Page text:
I enjoyed the 3.5+ hours I spent reading this 259-page period mystery. The book is short. The book is more of a novella than a novel. The book does read much like the original Sherlock Holmes stories. But this mystery is not too difficult. Ms. Springer mostly targets young adults so that can be somewhat expected. If you have access to Netflix you will find their production of an Enola Holmes mystery movie. I do like the chosen cover art. I give this novel a 3.8 (rounded up to a 4) out of 5.

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I am a huge YA mystery fan - and I am definitely a strong female protagonist fan! So I jumped at the chance to read this novel.

Enola Holmes is the younger sister of Sherlock Holmes (yes, that one). This book is technically part of a series but it can be read as a standalone.

Enola is everything I want in a main character - smart, courageous, and independent. She doesn't linger in her brother's shadow - she is totally capable of solving a mystery on her own (though it is quite fun when she gets herself into a pickle and Sherlock comes to assist!). I got a kick out of how she puzzled through the mystery and cheered when she bravely encountered danger to solve the case. Beyond Enola, the book itself is a great read - fast-paced and fun but with enough twists and turns and a good reveal to make for a satisfying read. I thoroughly enjoyed it, and I also think my 14 year old niece will enjoy it as well. 

Thank you so much to Wednesday Books, NetGalley, and the author for early access to this book in exchange for my honest review.
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I have been a big fan of the Enola Holmes series for about a decade. So, last year, when the first book was made into a Netflix movie, I got to be the hipster who liked Enola Holmes before it was mainstream—haha!

In any event, the sixth book seemed to be a firm series finale, so needless to say I was thrilled to bits when I saw this book pop up on NetGalley. It’s okay if you haven’t read the previous books in the series and have only seen the Netflix movie: Sherlock Holmes provides a thorough accounting of Enola’s previous cases in the prologue, although I do want to warn readers that spoilers abound. 

Enola spent the first 6 books simultaneously solving cases and evading Sherlock, who was usually trying to solve the same case. In this book, however, Enola and Sherlock have to work together to help a young woman who is convinced that her twin sister has not actually died, and she needs the Holmeses to help her. 

As with the previous cases, there are cunning disguises, plots, surprises, and unexpected revelations. Readers will also be treated to the return of Viscount Tewkesbury, the handsome young gentleman who Enola helped in the first book/movie. One can only hope that this isn’t the last we’ll see of him.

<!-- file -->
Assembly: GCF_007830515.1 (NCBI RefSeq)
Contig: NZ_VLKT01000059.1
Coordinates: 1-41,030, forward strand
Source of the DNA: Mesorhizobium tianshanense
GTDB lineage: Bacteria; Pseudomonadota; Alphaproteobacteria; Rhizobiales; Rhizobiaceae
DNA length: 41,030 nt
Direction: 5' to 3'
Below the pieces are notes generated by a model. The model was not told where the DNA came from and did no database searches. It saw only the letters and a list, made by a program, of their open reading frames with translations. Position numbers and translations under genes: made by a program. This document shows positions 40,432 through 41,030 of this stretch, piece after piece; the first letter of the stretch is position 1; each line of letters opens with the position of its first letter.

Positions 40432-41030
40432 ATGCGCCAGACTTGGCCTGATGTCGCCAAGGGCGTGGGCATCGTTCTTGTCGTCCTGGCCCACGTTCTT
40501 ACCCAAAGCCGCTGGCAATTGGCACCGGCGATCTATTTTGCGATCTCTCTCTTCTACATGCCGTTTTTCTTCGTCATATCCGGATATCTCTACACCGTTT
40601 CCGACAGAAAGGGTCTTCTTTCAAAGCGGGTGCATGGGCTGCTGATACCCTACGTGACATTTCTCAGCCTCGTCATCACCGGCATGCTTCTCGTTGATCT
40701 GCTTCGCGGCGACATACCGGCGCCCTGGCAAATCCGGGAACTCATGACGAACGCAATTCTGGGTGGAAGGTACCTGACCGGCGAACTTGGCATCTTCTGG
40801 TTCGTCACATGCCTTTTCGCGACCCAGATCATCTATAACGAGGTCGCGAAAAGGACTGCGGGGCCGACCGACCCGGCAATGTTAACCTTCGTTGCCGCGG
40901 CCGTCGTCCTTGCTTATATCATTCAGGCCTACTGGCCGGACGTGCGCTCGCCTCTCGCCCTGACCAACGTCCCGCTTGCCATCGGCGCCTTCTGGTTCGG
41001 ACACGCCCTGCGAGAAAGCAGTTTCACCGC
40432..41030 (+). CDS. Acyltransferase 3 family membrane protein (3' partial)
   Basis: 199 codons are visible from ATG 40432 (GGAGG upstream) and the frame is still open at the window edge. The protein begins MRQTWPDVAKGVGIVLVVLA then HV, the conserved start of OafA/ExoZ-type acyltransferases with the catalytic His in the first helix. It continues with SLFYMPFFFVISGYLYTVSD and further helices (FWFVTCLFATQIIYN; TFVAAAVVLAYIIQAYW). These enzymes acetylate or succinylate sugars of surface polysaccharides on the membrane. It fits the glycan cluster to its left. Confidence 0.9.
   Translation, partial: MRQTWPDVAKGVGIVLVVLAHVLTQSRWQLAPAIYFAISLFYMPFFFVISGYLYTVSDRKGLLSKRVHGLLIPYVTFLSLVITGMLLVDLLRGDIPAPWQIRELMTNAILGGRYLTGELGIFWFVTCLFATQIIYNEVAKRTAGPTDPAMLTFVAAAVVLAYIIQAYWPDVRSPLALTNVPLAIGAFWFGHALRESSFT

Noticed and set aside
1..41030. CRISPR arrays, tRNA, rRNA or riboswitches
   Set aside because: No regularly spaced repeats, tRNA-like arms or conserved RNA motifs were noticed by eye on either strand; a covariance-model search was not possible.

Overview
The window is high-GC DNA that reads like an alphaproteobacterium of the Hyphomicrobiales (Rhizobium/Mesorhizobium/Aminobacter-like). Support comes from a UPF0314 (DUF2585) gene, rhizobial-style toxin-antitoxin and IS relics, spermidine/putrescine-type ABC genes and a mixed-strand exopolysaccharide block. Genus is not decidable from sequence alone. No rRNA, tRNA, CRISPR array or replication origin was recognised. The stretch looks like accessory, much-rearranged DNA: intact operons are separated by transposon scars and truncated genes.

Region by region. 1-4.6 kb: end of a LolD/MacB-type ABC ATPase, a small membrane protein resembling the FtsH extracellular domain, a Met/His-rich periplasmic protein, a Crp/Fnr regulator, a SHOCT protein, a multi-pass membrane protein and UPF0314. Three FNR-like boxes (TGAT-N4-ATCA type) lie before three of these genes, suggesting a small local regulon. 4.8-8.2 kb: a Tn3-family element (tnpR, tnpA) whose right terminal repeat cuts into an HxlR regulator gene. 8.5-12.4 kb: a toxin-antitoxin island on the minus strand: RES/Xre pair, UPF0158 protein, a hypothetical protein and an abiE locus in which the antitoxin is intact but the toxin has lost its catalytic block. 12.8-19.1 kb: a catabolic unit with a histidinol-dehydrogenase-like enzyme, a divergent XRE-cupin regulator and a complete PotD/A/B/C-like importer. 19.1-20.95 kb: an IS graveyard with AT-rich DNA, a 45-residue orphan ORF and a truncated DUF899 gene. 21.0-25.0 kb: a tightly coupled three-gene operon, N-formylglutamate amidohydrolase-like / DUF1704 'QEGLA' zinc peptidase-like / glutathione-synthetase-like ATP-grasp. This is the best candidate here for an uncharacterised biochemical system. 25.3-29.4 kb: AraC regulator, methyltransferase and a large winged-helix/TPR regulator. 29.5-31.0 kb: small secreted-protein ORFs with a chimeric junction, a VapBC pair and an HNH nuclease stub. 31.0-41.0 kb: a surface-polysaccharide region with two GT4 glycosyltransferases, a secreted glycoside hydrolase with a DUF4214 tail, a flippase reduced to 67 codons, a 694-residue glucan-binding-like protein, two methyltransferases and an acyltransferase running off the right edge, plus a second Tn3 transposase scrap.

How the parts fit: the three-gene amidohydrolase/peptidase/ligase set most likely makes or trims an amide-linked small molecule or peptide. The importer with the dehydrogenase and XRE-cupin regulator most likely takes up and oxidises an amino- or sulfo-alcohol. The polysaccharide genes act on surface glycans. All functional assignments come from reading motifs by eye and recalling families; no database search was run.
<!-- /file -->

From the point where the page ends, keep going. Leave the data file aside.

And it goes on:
My oldest daughter also read this book, and she liked it too. She enjoyed about a strong capable young woman, even though she was often limited by the rigid rules of Victorian society. 

I would highly recommend Enola Holmes and the Black Barouche. This book is perfect for kids who are growing out of middle grade books and not quite ready for some of the more mature themes in YA fiction. This book was a delight from start to finish, and I can only hope that we shall receive more of Enola’s adventures in the future. 

I received a digital ARC of this book from Wednesday Books/NetGalley.
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Enola Holmes was a name I had not heard of before this ARC (both ebook and print) came to my purview. I sat down and read this book in one sitting, and loved it so much that I got the first six books from my online library and binge read the entire series in less than 24 hours.

Our young heroine, now fifteen years of age, is approached by Miss Leticia (Tish) Clover, who is very worried that her twin sister is missing. Felicity, called Flossie. Tish received a letter from Flossie's husband. The letter was almost a casual announcement of Flossie's passing and cremation, thus no need for a funeral. As they are twins, Tish feels she would know if Flossie had truly passed away.

About the same time, Enola received a concerning note from Dr. Watson informing her that Sherlock was experiencing a case of melancholia. Watson hopes that if she visits with Sherlock that he will snap out of it. But she is not the only one planning to see Sherlock, Tish wants to talk to him about her missing sister. 

In the letter from Flossie's husband was an envelope with supposedly her sister‘s ashes,. Despite his mood, Sherlock gets up after listening to this dreadful story and examines the ashes under his microscope and quickly determines that they are not human remains.

This sparks a bit energy in Sherlock and he cleans himself, shaves himself and dresses in his normal formal manner and is intent on helping Tish find her sister.